a parcel of land in a grant of 1423, and provides the only documentary
reference to the ringwork, albeit at a time when it had almost certainly
fallen into disuse.

The raised gravel island is thought to have attracted various forms of
occupation and use over several millenia. The eastern bailey ditch clearly
overlies the cropmark of a ring ditch of a Bronze Age barrow, which is in turn
thought to overlie part of an earlier ditch extending in a broad arc to the
east and north. This ditch is flanked to the east by a similar feature
describing a matching arc and continuing some 50m further to the north west.
Whilst these two arcs may be associated with the occupation of the castle, the
apparent relationship between the western ditch and the barrow may indicate
construction in the Early Bronze Age or Neolithic period, perhaps as part of a
larger enclosure otherwise overlain by the castle.

A large sub-square enclosure, measuring c.50m across and located some 30m to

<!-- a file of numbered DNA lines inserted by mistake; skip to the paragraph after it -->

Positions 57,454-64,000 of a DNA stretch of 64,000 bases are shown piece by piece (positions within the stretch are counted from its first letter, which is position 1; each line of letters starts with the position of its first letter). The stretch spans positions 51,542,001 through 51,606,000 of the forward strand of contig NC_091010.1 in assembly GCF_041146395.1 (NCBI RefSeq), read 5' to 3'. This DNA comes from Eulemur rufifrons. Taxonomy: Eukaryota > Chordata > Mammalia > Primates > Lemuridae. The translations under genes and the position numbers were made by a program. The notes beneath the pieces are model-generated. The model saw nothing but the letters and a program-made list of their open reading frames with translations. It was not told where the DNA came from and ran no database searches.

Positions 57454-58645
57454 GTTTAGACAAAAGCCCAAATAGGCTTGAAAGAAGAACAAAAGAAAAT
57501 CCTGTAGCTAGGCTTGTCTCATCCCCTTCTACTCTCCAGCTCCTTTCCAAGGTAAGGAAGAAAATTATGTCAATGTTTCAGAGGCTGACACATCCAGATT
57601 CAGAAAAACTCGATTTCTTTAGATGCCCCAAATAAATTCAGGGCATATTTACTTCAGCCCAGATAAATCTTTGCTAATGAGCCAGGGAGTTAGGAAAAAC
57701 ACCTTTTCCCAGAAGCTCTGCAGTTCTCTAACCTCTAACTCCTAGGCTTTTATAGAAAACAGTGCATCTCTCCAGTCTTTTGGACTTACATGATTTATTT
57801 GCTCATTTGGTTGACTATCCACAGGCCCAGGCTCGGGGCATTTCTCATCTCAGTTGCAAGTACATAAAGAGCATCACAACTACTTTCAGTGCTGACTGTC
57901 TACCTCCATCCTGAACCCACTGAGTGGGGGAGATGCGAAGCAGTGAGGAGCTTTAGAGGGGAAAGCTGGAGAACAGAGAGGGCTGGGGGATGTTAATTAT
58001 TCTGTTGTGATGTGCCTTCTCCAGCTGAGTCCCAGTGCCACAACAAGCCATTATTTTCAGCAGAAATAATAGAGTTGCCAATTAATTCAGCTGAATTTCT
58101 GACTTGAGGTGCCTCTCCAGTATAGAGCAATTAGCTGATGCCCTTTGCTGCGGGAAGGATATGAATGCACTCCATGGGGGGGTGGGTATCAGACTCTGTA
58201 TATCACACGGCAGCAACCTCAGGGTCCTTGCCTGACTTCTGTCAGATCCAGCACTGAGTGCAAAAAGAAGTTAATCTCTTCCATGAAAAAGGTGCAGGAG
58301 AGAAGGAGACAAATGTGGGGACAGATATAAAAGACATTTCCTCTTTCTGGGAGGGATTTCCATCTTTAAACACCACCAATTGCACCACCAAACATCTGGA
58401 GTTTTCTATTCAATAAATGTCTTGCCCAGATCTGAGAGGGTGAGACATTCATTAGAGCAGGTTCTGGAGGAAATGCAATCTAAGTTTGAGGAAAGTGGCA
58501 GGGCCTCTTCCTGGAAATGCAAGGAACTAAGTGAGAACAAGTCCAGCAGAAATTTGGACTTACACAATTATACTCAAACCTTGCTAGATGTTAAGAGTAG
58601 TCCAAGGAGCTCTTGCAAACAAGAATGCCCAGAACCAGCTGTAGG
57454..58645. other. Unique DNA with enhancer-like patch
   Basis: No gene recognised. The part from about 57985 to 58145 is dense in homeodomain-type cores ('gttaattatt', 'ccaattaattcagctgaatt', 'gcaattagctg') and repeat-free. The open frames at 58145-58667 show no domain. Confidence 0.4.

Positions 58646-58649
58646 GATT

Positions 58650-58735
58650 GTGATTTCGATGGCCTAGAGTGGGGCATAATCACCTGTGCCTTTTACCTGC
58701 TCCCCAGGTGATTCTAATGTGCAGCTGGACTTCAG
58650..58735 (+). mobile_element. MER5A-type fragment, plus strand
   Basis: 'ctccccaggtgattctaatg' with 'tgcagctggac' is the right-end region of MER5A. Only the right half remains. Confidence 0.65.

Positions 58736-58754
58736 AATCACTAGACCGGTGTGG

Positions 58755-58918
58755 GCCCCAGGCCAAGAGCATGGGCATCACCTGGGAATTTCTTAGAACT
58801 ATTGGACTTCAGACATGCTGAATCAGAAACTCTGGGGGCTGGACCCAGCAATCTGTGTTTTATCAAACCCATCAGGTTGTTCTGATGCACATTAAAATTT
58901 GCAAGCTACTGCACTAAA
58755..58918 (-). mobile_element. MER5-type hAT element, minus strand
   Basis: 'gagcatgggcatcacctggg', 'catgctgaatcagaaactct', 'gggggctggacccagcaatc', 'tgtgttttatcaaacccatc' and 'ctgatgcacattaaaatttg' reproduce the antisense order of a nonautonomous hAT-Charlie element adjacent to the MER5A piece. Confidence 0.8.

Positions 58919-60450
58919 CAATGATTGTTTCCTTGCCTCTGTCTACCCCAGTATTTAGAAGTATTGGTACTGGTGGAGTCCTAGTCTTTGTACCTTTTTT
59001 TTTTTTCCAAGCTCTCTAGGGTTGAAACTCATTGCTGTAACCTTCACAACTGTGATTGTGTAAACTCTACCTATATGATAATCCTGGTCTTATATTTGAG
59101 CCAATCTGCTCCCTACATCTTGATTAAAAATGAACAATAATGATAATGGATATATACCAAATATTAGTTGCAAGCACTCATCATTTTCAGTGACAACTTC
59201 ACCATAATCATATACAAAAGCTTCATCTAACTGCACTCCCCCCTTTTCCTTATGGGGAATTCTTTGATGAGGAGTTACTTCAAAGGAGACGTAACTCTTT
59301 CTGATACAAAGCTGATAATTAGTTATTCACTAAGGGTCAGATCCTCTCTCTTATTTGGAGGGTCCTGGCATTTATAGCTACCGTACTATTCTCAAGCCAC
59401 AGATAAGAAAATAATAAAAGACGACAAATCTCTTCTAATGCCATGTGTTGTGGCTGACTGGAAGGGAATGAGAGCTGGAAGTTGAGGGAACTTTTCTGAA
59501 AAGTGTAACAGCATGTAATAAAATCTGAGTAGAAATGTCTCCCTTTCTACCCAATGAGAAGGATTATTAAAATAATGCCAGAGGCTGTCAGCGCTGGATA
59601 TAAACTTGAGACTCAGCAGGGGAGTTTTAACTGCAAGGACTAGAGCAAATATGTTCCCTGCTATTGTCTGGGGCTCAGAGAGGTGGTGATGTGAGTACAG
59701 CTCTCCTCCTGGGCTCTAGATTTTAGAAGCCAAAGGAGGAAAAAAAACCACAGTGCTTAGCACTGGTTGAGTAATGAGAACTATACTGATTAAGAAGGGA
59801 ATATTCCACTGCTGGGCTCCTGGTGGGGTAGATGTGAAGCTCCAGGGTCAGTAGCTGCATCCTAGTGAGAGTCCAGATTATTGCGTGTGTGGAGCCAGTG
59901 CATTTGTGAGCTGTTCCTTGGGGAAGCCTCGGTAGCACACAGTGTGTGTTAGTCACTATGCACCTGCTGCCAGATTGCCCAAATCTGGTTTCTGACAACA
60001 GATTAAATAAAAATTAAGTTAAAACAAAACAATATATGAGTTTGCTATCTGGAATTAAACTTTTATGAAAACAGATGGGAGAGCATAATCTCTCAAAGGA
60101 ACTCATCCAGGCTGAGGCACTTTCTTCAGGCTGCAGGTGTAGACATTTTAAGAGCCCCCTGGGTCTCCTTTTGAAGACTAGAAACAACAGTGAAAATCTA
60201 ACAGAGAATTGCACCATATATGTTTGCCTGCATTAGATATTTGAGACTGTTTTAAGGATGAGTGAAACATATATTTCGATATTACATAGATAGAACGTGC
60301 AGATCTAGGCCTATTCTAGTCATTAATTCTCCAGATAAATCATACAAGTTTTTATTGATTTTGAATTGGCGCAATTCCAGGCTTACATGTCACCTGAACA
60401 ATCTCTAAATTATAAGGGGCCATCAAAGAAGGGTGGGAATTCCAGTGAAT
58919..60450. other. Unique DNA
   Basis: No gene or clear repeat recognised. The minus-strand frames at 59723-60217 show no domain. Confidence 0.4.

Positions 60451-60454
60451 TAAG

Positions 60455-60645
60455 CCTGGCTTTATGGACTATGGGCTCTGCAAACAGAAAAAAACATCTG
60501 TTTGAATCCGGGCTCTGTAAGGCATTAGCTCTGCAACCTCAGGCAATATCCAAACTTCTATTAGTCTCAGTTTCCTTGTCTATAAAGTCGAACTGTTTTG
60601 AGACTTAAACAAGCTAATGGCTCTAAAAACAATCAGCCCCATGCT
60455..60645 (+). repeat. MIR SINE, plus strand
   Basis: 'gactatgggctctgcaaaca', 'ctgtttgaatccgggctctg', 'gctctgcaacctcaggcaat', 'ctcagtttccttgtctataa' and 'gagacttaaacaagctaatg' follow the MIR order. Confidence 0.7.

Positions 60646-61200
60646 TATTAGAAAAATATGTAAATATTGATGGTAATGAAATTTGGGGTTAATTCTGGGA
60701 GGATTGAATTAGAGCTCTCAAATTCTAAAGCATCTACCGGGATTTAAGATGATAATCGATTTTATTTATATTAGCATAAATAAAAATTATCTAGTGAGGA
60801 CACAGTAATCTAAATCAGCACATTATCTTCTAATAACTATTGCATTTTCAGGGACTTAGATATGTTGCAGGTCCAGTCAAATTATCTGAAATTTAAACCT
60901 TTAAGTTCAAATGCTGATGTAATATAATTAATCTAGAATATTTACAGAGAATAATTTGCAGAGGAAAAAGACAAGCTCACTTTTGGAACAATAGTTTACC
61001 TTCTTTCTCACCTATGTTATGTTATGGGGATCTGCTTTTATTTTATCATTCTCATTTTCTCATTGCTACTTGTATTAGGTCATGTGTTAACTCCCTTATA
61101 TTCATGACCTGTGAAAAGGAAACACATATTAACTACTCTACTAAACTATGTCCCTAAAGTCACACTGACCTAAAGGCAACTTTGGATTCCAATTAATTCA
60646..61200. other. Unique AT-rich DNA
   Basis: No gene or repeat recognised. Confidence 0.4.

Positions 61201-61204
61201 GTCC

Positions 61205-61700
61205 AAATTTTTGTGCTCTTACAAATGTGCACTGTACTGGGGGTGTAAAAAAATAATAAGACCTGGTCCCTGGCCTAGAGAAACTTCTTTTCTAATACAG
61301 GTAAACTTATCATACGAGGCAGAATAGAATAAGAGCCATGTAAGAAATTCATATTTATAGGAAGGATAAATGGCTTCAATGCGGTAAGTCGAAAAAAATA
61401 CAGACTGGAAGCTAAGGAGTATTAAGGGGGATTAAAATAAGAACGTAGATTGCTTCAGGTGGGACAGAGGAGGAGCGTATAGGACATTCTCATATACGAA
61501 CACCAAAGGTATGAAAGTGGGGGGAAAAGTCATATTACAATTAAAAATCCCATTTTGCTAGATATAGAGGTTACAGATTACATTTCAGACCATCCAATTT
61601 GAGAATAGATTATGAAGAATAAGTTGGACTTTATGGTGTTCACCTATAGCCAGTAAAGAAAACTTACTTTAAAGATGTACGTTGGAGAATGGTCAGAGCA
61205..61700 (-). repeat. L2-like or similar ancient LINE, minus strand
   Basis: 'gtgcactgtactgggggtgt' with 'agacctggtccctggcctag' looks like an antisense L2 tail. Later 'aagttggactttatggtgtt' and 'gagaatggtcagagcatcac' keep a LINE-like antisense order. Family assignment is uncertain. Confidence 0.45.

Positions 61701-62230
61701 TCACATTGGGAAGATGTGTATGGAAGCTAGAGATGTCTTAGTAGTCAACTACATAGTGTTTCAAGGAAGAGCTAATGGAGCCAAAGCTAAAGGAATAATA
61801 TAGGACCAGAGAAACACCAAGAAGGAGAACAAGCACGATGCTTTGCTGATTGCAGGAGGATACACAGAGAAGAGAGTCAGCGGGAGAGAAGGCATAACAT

the north of the northern bailey, has been suggested as a contemporary
development associated with the castle. However, this feature is similar in
appearance to many known Iron Age and Romano-British enclosures in the area
and may also belong to an earlier period. A broad relic stream, or palaeo-
channel, which appears, from the air, as a dark band of alluvial silt running
across the site from north to south may provide the key to the chronology of
the island's use. Both the square enclosure and the two curving ditches are
compromised by this channel, and since these features do not respect its
alignment it is evident that the channel cannot be contemporary. The available
evidence suggests that both the square enclosure and the putative Neolithic
ditches were cut by this water-course, whereas the ringwork appears to have
been placed to utilise its route (whether still flowing or simply forming a
marshy area) as part of its defence. It is thought likely that the channel
resulted from a rise in water levels in the later Roman period (as